Together, they bust though the stigma of drug abuse, showing how a system can manipulate, misinform, and misdirect those suffering from pain in the service of profit. In 2001, pain was designated as the fifth vital sign, with new standards for pain measurement that doctors across the U.S. could use. Within ten years, prescription of opioids had soared. New, cheaper synthetic forms were finding their way onto the market.

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Clifford Beers CEO Alice Forrester as Miss Angela in Matthew Rising. 

Purdue Pharma assured healthcare providers that the OxyContin it was manufacturing wasn’t addictive, while dedicating millions of dollars to marketing the product. Veterans were offered potent painkillers, but rarely got the mental health services to which they were ostensibly entitled by the federal government. Fentanyl, which was used as an intravenous anesthetic from the middle of the twentieth century through the 1990s, became part of pain treatment and then made its way onto the streets.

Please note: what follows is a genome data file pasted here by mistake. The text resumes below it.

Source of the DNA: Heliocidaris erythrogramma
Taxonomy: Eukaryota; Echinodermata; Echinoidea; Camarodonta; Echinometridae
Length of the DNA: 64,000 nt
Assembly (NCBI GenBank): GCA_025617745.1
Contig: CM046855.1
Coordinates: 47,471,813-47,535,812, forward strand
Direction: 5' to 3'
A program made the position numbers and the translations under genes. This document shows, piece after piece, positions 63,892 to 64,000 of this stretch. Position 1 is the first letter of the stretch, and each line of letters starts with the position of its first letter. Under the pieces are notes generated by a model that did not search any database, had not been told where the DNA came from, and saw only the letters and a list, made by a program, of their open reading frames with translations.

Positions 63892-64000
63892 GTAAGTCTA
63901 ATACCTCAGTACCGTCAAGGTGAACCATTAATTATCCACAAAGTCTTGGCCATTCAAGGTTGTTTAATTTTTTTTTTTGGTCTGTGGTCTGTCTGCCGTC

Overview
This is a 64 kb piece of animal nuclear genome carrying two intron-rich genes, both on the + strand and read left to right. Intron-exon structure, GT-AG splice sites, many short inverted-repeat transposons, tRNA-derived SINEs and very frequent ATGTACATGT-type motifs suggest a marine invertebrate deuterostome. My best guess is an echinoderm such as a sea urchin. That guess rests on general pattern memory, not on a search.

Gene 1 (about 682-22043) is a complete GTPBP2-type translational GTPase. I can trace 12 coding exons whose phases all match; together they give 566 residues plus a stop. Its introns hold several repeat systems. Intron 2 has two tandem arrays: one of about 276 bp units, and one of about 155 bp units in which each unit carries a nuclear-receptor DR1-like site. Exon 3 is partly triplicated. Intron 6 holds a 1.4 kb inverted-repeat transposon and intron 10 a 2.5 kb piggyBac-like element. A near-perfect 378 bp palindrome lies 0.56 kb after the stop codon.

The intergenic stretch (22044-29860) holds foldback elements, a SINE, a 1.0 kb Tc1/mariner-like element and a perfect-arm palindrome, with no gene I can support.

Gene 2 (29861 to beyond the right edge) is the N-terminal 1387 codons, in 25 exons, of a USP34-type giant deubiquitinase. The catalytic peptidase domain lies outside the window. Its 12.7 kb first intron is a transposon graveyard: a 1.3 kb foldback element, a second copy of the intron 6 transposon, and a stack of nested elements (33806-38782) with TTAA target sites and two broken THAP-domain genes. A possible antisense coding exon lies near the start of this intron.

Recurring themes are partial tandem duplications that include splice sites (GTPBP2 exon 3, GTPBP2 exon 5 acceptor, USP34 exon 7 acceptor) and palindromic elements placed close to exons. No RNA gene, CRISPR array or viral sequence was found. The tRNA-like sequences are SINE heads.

If Matthew Rising is a play about a country that doesn’t take care of its people as well as it takes care of its corporations, it’s told from a deeply human and sometimes visceral perspective. Sellem has a keen eye for detail, with nods to addiction that stretch beyond illicit opiates to Big Pharma, Big Tobacco, and Big Tech. It allows her to be nimble, showing how major drug epidemics feed into each other all driven by late-stage capitalism, economic exploitation, and institutional racism that is still very much alive and well.

When Spade asks of a Fentanyl-laced candy “so it’s not like crack,” it’s a flashback to the history of an epidemic that demonized people of color and offered prison time instead of rehabilitation or drug maintenance. When a dark web provider offers to send the boys a free sample, the audience may remember Purdue’s early patient coupon starter program, through which patients could get a free, weeklong or multi-week trial of the highly addictive drug OxyContin.

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Juwan Lee and Valerie Brookshire in Matthew Rising.